PRINCE Richard, the Duke of Gloucester, visited the borough this week to present Solihull Cancer Support Group with its Queen’s Award for Voluntary Service – the highest award a UK voluntary group can receive.
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Solihull Cancer Support had its first meeting in 1986 with a few like-minded people with cancer supporting each other.
Now in its 29th year the group has gone from strength to strength – growing into a successful organisation that attracts the leading cancer specialists in the region to impart their valuable knowledge, giving talks on all types of cancer to all who attend the regular meetings and offering support and guidance to those in need.
And its amazing efforts over the best part of three decades have seen it handed the prestigious award, which was announced earlier this year and presented by the Duke on Tuesday (September 22).
Commenting on the award, Patricia Hill, Chairperson from Solihull Cancer Support Group, said: “We are delighted to receive such a prestigious award as this in recognition of the hard work and support of all the past committee members and volunteers that have helped make the Group what it is today, since it’s inception 29 years ago.
“I feel that this recognition will also raise the profile of other voluntary groups that do so much for the communities they serve and encourages people to put themselves forward to become a volunteer, as it is such a rewarding experience.”
The presentation took place at the Marie Curie Hospice in Solihull, which is where SCSG has its twice-monthly meetings and the Duke took the opportunity during his visit to speak to hospital staff and patients.
Speaking after the visit, Liz Cottier, Hospice Manager at The Marie Curie Hospice, said: “We were delighted to be asked to host the presentation of the Queens Award for Voluntary Service to the Solihull Cancer Support Group.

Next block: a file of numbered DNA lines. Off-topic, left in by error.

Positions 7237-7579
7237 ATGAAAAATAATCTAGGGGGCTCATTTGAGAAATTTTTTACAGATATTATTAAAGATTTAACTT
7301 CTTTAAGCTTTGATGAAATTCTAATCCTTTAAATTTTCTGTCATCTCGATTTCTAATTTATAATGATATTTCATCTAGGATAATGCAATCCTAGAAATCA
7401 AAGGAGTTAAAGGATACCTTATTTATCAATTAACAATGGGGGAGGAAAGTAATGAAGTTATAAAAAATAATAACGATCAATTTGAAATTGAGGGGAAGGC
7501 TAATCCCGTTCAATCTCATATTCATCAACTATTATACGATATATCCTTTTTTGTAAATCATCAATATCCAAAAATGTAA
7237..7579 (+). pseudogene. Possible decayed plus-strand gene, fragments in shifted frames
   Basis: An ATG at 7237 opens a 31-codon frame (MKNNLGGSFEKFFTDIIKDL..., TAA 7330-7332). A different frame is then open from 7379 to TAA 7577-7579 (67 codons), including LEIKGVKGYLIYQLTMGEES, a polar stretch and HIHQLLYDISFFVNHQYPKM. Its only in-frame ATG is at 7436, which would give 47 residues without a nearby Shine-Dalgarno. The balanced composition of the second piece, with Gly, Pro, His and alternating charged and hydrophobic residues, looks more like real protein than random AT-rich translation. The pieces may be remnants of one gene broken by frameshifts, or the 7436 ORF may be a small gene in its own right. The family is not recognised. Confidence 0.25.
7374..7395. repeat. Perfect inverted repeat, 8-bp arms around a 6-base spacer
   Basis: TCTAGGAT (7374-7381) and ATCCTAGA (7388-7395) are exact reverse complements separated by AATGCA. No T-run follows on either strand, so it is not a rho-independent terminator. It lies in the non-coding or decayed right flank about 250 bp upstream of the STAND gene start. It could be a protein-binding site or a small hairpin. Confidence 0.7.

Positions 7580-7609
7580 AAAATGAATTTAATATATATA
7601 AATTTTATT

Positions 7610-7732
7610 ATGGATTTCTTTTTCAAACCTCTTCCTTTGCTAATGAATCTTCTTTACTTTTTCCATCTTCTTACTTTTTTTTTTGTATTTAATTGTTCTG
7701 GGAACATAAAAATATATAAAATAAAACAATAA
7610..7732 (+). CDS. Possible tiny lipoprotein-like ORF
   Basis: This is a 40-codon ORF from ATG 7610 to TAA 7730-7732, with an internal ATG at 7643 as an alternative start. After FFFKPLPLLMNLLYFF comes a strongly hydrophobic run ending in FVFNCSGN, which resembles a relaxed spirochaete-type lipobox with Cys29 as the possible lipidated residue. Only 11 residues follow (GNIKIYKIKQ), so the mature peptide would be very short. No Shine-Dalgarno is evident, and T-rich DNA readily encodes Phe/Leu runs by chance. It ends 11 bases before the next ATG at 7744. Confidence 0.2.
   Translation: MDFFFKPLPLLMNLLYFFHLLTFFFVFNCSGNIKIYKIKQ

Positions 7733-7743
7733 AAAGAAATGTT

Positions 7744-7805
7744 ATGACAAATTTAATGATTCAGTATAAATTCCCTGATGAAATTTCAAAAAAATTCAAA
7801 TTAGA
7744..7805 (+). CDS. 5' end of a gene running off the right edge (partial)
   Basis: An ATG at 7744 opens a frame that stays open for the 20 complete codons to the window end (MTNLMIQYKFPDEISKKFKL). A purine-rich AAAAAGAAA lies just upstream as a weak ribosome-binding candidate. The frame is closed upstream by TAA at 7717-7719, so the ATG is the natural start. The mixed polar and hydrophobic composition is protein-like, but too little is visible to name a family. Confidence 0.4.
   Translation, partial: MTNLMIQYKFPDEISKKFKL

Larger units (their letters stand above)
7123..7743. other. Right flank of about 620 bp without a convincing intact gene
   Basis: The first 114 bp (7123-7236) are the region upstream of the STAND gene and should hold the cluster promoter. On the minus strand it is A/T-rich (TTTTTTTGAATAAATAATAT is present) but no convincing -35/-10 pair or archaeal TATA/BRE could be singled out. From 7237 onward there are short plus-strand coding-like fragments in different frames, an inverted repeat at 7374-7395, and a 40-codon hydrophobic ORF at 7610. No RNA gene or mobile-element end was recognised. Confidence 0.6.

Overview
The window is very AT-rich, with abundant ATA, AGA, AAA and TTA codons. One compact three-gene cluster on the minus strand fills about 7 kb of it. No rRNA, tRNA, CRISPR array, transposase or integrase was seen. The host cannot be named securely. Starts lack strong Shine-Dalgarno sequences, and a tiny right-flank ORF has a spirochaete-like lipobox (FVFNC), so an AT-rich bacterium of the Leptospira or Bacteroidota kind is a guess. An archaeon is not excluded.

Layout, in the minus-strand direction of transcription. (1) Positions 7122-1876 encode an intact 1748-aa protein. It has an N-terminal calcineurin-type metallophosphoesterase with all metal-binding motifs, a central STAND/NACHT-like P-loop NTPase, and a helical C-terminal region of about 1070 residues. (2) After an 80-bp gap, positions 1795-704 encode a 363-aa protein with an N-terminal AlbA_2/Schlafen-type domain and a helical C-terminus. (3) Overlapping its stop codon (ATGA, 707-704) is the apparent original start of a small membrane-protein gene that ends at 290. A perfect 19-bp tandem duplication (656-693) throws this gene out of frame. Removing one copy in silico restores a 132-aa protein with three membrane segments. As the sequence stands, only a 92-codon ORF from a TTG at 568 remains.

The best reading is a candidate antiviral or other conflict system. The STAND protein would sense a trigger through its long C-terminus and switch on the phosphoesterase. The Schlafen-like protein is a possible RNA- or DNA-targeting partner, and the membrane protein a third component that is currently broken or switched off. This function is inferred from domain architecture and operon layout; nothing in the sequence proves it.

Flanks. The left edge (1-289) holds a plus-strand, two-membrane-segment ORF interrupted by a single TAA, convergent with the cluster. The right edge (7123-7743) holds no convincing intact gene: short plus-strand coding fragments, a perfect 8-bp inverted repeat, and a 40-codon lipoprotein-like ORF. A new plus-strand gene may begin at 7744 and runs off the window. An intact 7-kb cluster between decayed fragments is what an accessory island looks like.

“The Support Group has held its meetings in the hospice for the last couple of years so we have a close connection to them and can only praise the wonderful support they offer the Solihull community.
“Having the Duke of Gloucester present gave us the opportunity to talk to him about the work Marie Curie does within this region in supporting people living with terminal illnesses and we’re happy he got to meet the people who were attending our Day Services.”
Observer photographer Neville Collins was on-hand to capture the visit and the proud moment Solihull Cancer Support Group received its award.
* To find out more about the support group, or if you need their support, visit: www.solihullcancersupport.org or call Patricia on 0121 711 1966 or Sandra on 0121 705 1321.
The group meets on the second and fourth Thursday of each month at the Marie Curie Hospice in Marsh Lane with meetings starting at 7.30pm.
Written by Chris Willmott- editor for the Solihull Observer.
Dated 25th September 2015